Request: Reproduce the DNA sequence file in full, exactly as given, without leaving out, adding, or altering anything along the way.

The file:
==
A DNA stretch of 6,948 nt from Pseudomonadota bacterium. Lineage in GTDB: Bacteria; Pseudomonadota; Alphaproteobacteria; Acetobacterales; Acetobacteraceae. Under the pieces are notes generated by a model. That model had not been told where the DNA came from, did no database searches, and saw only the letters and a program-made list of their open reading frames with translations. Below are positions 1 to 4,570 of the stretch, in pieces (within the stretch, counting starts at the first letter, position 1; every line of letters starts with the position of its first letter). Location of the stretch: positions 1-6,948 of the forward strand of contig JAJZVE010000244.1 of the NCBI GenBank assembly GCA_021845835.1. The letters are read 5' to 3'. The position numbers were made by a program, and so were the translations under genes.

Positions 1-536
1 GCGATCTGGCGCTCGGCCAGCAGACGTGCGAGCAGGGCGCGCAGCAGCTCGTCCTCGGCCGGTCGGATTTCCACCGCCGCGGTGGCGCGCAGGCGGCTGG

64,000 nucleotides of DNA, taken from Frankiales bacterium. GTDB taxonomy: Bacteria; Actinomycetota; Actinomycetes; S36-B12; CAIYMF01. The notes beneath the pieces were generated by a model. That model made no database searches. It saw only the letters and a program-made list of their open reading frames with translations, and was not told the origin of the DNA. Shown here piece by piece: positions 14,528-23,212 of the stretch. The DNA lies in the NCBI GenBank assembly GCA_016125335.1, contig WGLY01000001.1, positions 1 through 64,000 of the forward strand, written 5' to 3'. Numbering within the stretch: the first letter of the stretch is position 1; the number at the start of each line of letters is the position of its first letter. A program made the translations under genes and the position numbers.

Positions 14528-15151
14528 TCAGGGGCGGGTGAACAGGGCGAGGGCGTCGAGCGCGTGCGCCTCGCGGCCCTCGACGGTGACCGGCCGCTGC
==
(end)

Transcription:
A DNA stretch of 6,948 nt from Pseudomonadota bacterium. Lineage in GTDB: Bacteria; Pseudomonadota; Alphaproteobacteria; Acetobacterales; Acetobacteraceae. Under the pieces are notes generated by a model. That model had not been told where the DNA came from, did no database searches, and saw only the letters and a program-made list of their open reading frames with translations. Below are positions 1 to 4,570 of the stretch, in pieces (within the stretch, counting starts at the first letter, position 1; every line of letters starts with the position of its first letter). Location of the stretch: positions 1-6,948 of the forward strand of contig JAJZVE010000244.1 of the NCBI GenBank assembly GCA_021845835.1. The letters are read 5' to 3'. The position numbers were made by a program, and so were the translations under genes.

Positions 1-536
1 GCGATCTGGCGCTCGGCCAGCAGACGTGCGAGCAGGGCGCGCAGCAGCTCGTCCTCGGCCGGTCGGATTTCCACCGCCGCGGTGGCGCGCAGGCGGCTGG

64,000 nucleotides of DNA, taken from Frankiales bacterium. GTDB taxonomy: Bacteria; Actinomycetota; Actinomycetes; S36-B12; CAIYMF01. The notes beneath the pieces were generated by a model. That model made no database searches. It saw only the letters and a program-made list of their open reading frames with translations, and was not told the origin of the DNA. Shown here piece by piece: positions 14,528-23,212 of the stretch. The DNA lies in the NCBI GenBank assembly GCA_016125335.1, contig WGLY01000001.1, positions 1 through 64,000 of the forward strand, written 5' to 3'. Numbering within the stretch: the first letter of the stretch is position 1; the number at the start of each line of letters is the position of its first letter. A program made the translations under genes and the position numbers.

Positions 14528-15151
14528 TCAGGGGCGGGTGAACAGGGCGAGGGCGTCGAGCGCGTGCGCCTCGCGGCCCTCGACGGTGACCGGCCGCTGC